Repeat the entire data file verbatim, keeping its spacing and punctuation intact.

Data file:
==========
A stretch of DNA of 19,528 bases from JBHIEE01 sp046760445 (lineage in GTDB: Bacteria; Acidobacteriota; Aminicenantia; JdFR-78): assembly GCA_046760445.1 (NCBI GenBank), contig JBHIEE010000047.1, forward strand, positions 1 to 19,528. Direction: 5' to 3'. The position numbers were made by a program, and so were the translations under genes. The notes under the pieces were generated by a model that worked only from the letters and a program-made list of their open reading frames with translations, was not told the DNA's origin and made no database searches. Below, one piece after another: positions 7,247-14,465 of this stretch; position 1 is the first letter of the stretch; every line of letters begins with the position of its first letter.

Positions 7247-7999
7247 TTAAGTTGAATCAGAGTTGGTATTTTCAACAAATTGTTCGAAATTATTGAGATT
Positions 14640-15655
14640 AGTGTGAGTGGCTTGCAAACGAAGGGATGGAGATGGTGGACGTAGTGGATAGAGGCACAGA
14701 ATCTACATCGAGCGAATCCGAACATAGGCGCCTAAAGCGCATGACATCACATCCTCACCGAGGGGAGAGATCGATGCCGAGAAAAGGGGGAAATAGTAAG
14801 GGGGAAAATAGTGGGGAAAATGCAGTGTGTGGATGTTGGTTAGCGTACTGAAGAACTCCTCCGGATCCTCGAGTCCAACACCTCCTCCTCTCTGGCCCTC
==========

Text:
A stretch of DNA of 19,528 bases from JBHIEE01 sp046760445 (lineage in GTDB: Bacteria; Acidobacteriota; Aminicenantia; JdFR-78): assembly GCA_046760445.1 (NCBI GenBank), contig JBHIEE010000047.1, forward strand, positions 1 to 19,528. Direction: 5' to 3'. The position numbers were made by a program, and so were the translations under genes. The notes under the pieces were generated by a model that worked only from the letters and a program-made list of their open reading frames with translations, was not told the DNA's origin and made no database searches. Below, one piece after another: positions 7,247-14,465 of this stretch; position 1 is the first letter of the stretch; every line of letters begins with the position of its first letter.

Positions 7247-7999
7247 TTAAGTTGAATCAGAGTTGGTATTTTCAACAAATTGTTCGAAATTATTGAGATT
Positions 14640-15655
14640 AGTGTGAGTGGCTTGCAAACGAAGGGATGGAGATGGTGGACGTAGTGGATAGAGGCACAGA
14701 ATCTACATCGAGCGAATCCGAACATAGGCGCCTAAAGCGCATGACATCACATCCTCACCGAGGGGAGAGATCGATGCCGAGAAAAGGGGGAAATAGTAAG
14801 GGGGAAAATAGTGGGGAAAATGCAGTGTGTGGATGTTGGTTAGCGTACTGAAGAACTCCTCCGGATCCTCGAGTCCAACACCTCCTCCTCTCTGGCCCTC